Alocasia robusta in bloom II - the sequel!

lariann(z10 FL)March 29, 2008

This Spring, I have my own A. robusta producing blooms, and not just one or two, but at least six! At this time I have an abundance of Alocasia plants in bloom, including a particularly desirable large and bullate A. x calidora F2 plant and A. 'Borneo Giant', as well as A. 'Imperial Giant' and A. inoranta. Crosses involving each of these will be attempted.

Close inspection of my rapidly growing A. x robudora plants indicates that some have a degree of powdery bloom on the undersurfaces of the leaves. This characteristic is unique to A. robusta and is never seen in A. odora. Some of the seedlinga are producing offsets already, while others are growing solitary. The bases of most are very thick when compared to A. robusta plants of the same size and age.

LariAnn

Aroidia Research

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aroideana(Tropical Australia)

Excellent work LariAnn , good luck with all the pollinations and I really hope I can get some of these future hybrids to grow in Australia .

    Bookmark   March 30, 2008 at 6:32PM
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lariann(z10 FL)

Update:

This morning, pollen dropped on the first A. robusta inflorescence, so I grabbed my brush and scalpel, and began pollinating like a madwoman! I did the Big Mac (very similar to Borneo Giant), two odoras, Imperial Giant and Brisbane Waves. It'll be about a month before I know for sure if any or all of the crosses took.

LariAnn
Aroidia Research

    Bookmark   March 31, 2008 at 12:18PM
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Jane5(z5 MO)

Thanks so much for keep us all updated LariAnn. I hope every single cross you made takes. I would love to come and visit and see all the wonderful things you do. But since I canÂt IÂm thankful for the pictures you post. Good luck and keep letting us know whatÂs going on. Someday I hope to have a few of your plants.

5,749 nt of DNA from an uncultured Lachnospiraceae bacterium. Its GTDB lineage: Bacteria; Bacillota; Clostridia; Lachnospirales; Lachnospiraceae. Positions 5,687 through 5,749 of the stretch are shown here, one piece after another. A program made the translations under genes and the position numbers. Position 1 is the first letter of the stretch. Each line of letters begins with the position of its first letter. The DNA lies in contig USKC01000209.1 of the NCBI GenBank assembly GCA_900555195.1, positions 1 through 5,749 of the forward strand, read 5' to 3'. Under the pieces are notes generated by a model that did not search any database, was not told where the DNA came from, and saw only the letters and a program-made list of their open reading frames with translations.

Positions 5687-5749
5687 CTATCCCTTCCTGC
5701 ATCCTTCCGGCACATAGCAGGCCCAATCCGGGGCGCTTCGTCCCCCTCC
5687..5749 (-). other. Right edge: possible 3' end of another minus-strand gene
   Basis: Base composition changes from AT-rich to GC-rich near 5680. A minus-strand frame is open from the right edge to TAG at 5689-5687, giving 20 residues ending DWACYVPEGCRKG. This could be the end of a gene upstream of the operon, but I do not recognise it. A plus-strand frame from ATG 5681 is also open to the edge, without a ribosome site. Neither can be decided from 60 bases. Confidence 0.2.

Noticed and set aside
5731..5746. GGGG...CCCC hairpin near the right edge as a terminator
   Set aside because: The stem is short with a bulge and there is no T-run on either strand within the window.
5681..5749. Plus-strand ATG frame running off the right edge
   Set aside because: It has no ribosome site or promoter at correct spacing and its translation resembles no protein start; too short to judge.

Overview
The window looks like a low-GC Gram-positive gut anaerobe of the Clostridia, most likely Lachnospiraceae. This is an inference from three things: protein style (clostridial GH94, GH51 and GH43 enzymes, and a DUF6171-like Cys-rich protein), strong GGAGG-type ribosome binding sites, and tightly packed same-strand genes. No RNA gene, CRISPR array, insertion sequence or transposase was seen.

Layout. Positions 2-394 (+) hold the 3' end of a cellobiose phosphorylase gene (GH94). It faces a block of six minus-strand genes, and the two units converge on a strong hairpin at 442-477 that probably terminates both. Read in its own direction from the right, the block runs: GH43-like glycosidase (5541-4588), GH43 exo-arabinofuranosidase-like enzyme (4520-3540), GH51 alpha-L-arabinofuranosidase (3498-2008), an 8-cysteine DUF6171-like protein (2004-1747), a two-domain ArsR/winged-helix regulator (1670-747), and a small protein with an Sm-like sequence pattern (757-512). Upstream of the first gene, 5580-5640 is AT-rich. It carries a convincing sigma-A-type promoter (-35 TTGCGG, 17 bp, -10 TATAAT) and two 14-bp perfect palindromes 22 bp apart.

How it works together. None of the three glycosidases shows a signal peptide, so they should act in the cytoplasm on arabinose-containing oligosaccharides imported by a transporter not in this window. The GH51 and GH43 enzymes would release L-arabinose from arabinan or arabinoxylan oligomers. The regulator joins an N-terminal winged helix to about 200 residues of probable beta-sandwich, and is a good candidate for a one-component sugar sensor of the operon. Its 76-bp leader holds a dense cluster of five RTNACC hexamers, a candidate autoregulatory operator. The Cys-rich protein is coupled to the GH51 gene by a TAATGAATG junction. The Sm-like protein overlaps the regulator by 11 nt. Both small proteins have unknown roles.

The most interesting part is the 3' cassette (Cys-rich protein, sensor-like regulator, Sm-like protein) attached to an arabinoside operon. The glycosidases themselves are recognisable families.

Jane

    Bookmark   April 1, 2008 at 10:32PM
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lariann(z10 FL)

Update:

This morning, inflorescence #2 on my A. robusta dropped pollen, so once again I grabbed scalpel and brush and went to work. It was touch and go as earlier in the AM, a rain shower occurred and threatened to wash away the new A. robusta pollen! But the rain let up and I did A. portei, A. inoranta, A. macrorrhizos 'Big Mac', A. x calidora F2 'Bullate' and A. x calidora F2 'Green Giant' (a plant I think is a throwback to an ancestral form of A. odora).

LariAnn
Aroidia Research

    Bookmark   April 3, 2008 at 12:21PM
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xerophyte_nyc(7)

LariAnn - Q about flowers:

I have several different Colo and Alo. Last summer one of my giant Colocasia started putting out blooms. I kept yanking them out in hopes of energy going towards leaves instead, but the flowers kept coming and each time a cluster of blooms formed, a new branch would also form and the 1st leaf of that branch was not as large as the older leaves before. Is it better to let the plant flower or should I continue de-blooming?